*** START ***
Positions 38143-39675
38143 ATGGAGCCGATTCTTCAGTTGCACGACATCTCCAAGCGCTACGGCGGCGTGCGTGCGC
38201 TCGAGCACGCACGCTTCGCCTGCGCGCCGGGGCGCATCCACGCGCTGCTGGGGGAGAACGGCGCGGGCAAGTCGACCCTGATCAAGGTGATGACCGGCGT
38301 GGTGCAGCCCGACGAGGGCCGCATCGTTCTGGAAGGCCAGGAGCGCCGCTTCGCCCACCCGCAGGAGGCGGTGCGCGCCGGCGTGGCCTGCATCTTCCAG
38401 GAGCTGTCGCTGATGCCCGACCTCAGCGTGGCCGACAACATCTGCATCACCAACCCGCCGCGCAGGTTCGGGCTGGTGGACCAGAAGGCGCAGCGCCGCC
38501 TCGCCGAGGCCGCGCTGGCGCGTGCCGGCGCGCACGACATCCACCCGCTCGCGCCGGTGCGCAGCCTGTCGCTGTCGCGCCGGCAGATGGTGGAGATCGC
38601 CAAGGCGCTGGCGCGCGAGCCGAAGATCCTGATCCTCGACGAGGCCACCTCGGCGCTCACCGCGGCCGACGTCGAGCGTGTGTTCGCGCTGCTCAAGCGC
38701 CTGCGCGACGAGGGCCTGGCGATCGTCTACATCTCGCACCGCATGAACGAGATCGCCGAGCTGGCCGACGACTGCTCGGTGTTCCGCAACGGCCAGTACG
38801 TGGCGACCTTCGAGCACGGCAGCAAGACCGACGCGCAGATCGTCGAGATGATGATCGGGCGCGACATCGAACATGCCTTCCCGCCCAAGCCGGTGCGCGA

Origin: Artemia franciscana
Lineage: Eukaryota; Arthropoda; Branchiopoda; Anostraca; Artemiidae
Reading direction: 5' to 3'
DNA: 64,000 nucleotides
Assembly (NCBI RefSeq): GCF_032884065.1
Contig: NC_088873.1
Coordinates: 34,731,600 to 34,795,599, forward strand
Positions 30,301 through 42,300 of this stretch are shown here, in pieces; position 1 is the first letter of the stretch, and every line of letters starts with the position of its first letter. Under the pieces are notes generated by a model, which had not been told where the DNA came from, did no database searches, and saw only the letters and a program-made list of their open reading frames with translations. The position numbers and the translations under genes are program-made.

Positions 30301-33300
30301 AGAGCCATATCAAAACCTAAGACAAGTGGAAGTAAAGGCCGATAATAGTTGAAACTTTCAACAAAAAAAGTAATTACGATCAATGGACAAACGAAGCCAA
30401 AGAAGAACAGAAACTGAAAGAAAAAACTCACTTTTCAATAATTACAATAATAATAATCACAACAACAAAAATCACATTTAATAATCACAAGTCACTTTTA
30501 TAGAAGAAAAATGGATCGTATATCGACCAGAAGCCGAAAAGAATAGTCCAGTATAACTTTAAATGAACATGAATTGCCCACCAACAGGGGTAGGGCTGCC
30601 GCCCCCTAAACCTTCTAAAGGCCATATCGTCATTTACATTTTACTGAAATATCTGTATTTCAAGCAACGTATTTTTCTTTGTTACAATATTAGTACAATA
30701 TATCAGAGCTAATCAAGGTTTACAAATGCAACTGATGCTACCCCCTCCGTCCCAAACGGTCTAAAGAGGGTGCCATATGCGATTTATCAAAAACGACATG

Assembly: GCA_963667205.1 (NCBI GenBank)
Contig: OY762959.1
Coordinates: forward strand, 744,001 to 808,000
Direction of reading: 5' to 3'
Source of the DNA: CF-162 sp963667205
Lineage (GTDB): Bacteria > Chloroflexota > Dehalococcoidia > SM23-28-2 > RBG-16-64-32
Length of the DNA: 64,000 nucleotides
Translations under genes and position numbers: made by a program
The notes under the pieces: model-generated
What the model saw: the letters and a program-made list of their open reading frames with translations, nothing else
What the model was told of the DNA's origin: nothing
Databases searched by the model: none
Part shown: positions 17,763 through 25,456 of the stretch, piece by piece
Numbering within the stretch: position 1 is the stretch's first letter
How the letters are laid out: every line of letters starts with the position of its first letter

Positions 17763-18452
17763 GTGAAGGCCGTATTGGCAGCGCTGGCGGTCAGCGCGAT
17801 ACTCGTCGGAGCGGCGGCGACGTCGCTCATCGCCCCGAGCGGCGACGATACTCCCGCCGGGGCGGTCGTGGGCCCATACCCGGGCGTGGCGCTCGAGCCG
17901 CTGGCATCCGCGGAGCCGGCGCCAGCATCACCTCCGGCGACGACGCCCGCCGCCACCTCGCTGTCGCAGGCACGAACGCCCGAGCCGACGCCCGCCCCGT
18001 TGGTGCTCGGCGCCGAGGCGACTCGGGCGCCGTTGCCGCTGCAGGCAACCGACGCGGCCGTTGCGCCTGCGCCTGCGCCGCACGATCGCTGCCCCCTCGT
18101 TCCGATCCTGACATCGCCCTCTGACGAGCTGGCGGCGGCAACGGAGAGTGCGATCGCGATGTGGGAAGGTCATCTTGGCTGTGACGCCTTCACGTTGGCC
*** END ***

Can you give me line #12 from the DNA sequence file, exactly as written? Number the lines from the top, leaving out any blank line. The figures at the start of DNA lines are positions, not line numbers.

Reading direction: 5' to 3'